Original languageEnglish (US)
Pages (from-to)25-34
Number of pages10
JournalNeurology
Volume70
Issue number1
DOIs
StatePublished - Jan 2008

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Frontotemporal Lobar Degeneration
Aphasia
Alzheimer Disease
Pathology
Atrophy
Immunohistochemistry
Wernicke Aphasia
Frontotemporal Dementia
Parietal Lobe
Ubiquitin

ASJC Scopus subject areas

  • Neuroscience(all)

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Progressive aphasia secondary to Alzheimer disease vs FTLD pathology. / Josephs, Keith Anthony; Whitwell, Jennifer Lynn; Duffy, J. R.; Vanvoorst, W. A.; Strand, E. A.; Hu, W. T.; Boeve, Bradley F; Graff Radford, Neill R; Parisi, Joseph E; Knopman, David S; Dickson, Dennis W; Jack, Clifford R Jr.; Petersen, Ronald Carl.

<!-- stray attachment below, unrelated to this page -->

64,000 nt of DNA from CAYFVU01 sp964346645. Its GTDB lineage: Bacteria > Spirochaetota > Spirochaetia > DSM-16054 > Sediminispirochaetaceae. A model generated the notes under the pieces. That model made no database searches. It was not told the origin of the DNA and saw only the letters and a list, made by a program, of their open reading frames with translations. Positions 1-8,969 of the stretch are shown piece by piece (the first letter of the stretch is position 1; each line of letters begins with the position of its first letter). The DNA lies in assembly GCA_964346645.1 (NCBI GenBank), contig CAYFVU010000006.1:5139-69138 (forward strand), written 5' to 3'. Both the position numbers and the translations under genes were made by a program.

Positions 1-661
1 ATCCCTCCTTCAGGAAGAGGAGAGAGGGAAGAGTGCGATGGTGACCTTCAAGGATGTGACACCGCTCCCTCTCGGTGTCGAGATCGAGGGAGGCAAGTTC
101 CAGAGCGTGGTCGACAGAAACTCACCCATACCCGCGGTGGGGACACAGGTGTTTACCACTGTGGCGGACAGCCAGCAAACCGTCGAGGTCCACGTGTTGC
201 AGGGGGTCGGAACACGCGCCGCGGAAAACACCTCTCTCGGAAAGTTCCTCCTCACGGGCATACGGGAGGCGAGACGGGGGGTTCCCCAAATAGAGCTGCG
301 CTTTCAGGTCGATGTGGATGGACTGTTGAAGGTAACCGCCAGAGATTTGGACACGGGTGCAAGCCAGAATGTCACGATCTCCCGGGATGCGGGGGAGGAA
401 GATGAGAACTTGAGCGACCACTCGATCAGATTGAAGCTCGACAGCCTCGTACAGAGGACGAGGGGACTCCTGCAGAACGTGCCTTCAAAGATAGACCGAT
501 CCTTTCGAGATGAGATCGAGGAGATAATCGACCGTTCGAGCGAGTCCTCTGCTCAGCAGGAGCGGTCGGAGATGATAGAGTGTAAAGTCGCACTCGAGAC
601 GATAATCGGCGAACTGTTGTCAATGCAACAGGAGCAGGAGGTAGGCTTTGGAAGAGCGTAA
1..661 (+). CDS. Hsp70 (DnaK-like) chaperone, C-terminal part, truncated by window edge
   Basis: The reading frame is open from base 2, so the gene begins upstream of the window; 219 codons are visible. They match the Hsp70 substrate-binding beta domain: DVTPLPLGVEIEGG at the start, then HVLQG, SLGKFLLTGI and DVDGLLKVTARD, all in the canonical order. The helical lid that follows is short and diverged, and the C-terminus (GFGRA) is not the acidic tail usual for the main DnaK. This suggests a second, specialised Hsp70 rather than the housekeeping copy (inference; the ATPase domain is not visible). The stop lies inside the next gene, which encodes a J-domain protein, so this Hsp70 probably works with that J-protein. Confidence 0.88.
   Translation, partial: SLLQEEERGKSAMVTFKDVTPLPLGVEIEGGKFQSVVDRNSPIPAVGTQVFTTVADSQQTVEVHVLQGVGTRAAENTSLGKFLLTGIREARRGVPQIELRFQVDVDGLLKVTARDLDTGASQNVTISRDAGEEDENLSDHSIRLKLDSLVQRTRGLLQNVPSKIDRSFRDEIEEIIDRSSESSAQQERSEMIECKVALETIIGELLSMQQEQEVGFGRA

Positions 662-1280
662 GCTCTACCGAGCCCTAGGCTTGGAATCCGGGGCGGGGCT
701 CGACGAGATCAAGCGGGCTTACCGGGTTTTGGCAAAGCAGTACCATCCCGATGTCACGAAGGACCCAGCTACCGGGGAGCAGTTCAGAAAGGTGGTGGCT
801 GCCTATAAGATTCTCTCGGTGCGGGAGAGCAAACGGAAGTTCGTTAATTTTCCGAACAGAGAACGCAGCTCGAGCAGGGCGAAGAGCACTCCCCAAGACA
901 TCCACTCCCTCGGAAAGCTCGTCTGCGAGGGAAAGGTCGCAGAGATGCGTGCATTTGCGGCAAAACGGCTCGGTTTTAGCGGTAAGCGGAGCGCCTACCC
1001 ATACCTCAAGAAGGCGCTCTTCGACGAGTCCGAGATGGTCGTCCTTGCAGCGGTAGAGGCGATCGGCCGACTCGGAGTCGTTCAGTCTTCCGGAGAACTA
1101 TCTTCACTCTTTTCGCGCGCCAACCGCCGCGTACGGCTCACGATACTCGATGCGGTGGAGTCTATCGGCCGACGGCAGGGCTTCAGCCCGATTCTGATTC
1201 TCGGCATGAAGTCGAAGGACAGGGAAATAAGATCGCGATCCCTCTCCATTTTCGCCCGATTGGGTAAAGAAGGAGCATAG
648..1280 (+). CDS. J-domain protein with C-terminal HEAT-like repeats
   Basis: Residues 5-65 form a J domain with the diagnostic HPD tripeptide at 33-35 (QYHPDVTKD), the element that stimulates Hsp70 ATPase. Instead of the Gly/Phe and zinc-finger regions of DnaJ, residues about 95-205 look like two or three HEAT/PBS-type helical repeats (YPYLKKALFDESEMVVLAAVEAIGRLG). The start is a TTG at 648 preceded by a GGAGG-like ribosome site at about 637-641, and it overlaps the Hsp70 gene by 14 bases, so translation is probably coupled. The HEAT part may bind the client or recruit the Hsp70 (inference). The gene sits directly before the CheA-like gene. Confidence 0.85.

In: Neurology, Vol. 70, No. 1, 01.2008, p. 25-34.

Research output: Contribution to journalArticle